The Condec is essentially a motorized, adjustable height platform with a rolling surface.  This enables up to three air cargo pallets to be driven directly to the receiving aircraft and subsequently pushed straight inside.  Flight Lieutenant Ron Yaxley was the main culprit responsible for conducting the trials, ably assisted by Corporal Pete Price who was soon after posted to UKMAMS so that he too would not be denied the joy of working with the wretched vehicle (this policy is reputed to be responsible for the introduction of the well-known phrase, “Corporal punishment” into common usage).  Despite being air-portable, the Condec was delivered from America to the UK by ship into Liverpool Docks.  From there they were road moved to Abingdon on low loaders supplied by Pickfords (A company who were later to achieve notoriety ruining furniture during domestic removals).

The Condec was destined to become to Air Movements what the Biro had become to literature.  Now movements teams wherever they might be were able to prepare an aircraft load in advance and then transfer it directly to an aircraft on its arrival.  Previously the movers would have had to wait the arrival of the aircraft and then build the load directly on it.  Almost immediately the capabilities of the transport fleet were multiplied many fold.  Ironically this overnight evolution became the downfall of the aircrew’s overnight stops as the rapid turnarounds allowed many more tasks to be completed in one day as opposed to the previous two. Gone forever were the days that the crews could complete five hours flying and disappear to the local hotel content in the knowledge that the load wouldn’t be finished for a further five hours making the return flight the same day impossible.  Aircrews were devastated by (and never got over) this sudden loss of opportunity for duty free living and disgustingly large allowances, and were deliberately forced into breaking and declaring unserviceable their aircraft in the more desirable locations around the world.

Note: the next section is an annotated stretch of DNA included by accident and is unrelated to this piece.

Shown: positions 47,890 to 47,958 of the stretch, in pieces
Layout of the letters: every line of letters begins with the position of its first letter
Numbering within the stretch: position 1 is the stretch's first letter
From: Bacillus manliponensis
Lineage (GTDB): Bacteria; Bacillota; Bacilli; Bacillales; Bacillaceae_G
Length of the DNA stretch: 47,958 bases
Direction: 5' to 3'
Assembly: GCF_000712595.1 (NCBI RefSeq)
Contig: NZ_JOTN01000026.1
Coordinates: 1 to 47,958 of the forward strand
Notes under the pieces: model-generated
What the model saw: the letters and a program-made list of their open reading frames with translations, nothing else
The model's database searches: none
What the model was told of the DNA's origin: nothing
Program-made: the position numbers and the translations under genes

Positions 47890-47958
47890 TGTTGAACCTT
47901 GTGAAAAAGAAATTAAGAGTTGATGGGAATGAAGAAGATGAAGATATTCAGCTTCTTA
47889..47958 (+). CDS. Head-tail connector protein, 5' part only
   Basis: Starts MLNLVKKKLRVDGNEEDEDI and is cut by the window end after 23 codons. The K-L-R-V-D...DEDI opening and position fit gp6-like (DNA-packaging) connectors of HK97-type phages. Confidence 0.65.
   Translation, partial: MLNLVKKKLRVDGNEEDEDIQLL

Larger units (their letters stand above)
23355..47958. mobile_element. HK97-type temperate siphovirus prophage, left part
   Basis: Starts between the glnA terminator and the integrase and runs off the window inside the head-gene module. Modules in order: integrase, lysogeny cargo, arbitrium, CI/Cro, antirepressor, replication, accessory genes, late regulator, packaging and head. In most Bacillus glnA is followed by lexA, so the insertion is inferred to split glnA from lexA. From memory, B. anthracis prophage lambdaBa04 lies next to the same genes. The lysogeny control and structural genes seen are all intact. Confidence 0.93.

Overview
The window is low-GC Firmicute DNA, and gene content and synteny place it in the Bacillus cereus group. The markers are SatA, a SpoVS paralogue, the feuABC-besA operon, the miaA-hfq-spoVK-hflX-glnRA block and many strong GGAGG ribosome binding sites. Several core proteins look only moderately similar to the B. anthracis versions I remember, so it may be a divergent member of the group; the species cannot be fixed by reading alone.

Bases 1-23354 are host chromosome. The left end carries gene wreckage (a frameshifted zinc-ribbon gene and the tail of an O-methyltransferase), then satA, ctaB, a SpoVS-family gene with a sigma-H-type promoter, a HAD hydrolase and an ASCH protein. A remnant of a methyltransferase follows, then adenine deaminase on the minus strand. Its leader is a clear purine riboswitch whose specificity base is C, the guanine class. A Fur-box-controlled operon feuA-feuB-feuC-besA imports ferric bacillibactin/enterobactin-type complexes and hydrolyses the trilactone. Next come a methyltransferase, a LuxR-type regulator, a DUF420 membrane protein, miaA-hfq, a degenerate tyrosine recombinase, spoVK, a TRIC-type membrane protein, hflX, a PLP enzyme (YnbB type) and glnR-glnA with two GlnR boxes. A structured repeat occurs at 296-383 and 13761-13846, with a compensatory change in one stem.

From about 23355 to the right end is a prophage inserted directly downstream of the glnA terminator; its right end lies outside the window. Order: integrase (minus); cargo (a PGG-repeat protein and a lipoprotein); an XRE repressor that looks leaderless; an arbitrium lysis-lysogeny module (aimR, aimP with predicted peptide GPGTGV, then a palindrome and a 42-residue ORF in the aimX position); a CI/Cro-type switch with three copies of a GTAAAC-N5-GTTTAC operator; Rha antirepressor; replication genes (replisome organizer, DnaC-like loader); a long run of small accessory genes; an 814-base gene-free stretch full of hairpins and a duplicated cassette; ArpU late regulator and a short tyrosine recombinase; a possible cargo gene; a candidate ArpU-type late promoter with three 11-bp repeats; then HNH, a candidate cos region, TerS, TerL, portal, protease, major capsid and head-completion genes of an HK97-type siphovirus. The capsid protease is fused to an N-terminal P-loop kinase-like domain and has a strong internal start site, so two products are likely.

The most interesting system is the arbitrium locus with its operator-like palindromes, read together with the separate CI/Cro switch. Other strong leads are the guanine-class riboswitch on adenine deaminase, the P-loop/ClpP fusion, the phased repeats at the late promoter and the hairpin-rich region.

In response to this unforeseen and inexplicable reduction of aircraft serviceability, the RAF procurement executive introduced the transport fleet to the C130 Hercules.  It was love at first sight.  The Hercules was an extremely capable and robust aircraft and was ideally suited to its intended purpose.  It therefore came as a surprise to the cynics in the forces when the MoD ordered it into service.